Robert Smalls: lesser-known BHM figures who revolutionized the culture.

G tha Journalist Avatar

It’s Black History Month y’all, and I wanted to educate some folks this month (and beyond, of course).

Now, I hope I’m not the only one who thinks this Black History month feels a little weird this year compared to others.

Yes, we know plenty about MLK, Rosa Parks, Malcolm X, and all the frontline pioneers of Black movements and history in the U.S.. 

But what about other Black figures? The lesser-known pioneers that may have opened that door for the legends we know and love?!

The reality is that February, dedicated to celebrating the history of Black folks in the U.S., is often not given the depth it deserves.

Too often, the month is marked by simple acknowledgments of Black history, such as generic statements and token displays of appreciation, without any genuine attempt to recognize and understand the struggles and successes of the Black community throughout history.

With that in mind, I want to put y’all on some game. 

One person, I bet y’all didn’t know, who changed the game when it came to Black history was Robert Smalls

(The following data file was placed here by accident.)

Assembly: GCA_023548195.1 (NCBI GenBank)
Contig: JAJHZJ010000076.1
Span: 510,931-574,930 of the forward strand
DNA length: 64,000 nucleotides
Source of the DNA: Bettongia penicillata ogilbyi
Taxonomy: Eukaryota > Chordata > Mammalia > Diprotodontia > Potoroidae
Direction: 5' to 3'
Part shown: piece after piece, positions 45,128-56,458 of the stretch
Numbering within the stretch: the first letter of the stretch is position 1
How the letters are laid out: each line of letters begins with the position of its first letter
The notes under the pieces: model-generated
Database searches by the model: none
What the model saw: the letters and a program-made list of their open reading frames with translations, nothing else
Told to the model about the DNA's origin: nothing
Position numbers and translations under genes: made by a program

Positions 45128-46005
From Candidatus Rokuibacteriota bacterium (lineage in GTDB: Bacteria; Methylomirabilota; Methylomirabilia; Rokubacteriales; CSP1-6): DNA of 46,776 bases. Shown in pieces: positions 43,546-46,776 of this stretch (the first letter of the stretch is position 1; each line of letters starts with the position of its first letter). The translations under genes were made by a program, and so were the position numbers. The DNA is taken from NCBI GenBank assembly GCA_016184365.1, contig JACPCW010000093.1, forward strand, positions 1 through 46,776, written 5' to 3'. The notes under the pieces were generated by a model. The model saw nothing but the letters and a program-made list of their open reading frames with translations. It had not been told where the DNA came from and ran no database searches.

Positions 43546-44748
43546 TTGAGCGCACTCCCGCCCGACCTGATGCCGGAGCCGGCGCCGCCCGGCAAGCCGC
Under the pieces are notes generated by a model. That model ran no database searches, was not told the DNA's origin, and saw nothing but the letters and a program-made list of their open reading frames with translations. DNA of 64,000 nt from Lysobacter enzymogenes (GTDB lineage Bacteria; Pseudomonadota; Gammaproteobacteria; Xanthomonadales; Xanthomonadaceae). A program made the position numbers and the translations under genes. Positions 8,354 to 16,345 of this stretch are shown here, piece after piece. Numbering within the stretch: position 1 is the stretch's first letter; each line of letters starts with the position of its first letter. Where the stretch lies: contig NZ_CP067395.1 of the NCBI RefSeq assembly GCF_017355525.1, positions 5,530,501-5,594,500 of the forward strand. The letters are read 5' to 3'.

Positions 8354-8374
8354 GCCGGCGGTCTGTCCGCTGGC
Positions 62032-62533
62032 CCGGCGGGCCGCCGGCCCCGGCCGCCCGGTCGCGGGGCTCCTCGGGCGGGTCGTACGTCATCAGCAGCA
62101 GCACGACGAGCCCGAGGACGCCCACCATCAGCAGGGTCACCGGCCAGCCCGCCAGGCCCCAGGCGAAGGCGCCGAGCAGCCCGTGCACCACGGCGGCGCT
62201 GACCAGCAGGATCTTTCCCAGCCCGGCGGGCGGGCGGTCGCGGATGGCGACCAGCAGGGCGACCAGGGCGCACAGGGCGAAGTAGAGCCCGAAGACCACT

Statue of Robert Smalls in the African American History Mueseum in D.C. / cred: Ron Cogswell

Now, you’re saying, who the hell is he?

Robert Smalls was an African-American born into slavery on April 5, 1839, in Beaufort, South Carolina. Smalls became a skilled navigator and was a trusted pilot of the Confederate-controlled CSS Planter in Charleston Harbor.

In other words, Smalls was like that when it came to boats, and they let him drive. 

Amid the Civil War, in 1862, Smalls did something crazy and made the bold move of hijacking the Planter, along with several other enslaved people and his own family, to Union-held waters.

And he did all this without getting caught y’all.

Smalls’s bravery pretty much brought the Civil War to an end in 1865. Smalls was later elected and served for the SC government. Following his time with the state, he was elected and served five terms in the U.S. Congress. 

But to top his historical accomplishments, Smalls was a powerful advocate for African-American civil rights and helped pass legislation that granted Black Americans the right to vote. 

It is important to recognize and appreciate these types of contributions of Black Americans to the United States while remembering those key figures along the way. 

So, we really have to educate ourselves to create safe spaces to learn about the struggles and successes of our people throughout history so that we ensure the full range of Black history is explored and celebrated.

But, yeah, Robert Smalls was that guy back in his day. 


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